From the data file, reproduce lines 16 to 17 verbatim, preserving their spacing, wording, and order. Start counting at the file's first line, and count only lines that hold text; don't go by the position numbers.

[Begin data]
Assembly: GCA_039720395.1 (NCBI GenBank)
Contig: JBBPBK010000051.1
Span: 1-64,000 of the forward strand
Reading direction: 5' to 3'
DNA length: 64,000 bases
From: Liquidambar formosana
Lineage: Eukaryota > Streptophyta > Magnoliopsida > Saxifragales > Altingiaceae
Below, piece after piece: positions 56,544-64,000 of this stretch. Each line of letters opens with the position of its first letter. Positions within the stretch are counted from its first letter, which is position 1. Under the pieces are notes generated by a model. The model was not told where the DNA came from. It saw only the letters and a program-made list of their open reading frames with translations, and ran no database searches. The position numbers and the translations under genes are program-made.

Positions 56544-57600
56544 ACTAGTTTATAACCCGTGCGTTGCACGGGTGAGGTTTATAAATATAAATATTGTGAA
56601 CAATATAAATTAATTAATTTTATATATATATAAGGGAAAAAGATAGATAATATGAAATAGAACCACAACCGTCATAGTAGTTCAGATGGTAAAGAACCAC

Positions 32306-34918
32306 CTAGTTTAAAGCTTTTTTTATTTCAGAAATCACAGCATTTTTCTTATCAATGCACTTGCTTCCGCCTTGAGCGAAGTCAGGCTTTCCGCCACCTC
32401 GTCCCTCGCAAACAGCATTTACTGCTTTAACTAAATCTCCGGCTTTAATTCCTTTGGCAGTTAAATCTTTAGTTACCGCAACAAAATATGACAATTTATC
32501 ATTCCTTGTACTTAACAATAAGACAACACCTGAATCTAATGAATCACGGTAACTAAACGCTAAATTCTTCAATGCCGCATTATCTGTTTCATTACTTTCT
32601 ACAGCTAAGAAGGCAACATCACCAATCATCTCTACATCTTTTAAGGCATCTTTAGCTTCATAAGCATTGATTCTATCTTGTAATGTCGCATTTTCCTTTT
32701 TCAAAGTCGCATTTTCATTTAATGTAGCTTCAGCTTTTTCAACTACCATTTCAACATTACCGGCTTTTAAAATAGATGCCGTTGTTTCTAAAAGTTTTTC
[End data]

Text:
32601 ACAGCTAAGAAGGCAACATCACCAATCATCTCTACATCTTTTAAGGCATCTTTAGCTTCATAAGCATTGATTCTATCTTGTAATGTCGCATTTTCCTTTT
32701 TCAAAGTCGCATTTTCATTTAATGTAGCTTCAGCTTTTTCAACTACCATTTCAACATTACCGGCTTTTAAAATAGATGCCGTTGTTTCTAAAAGTTTTTC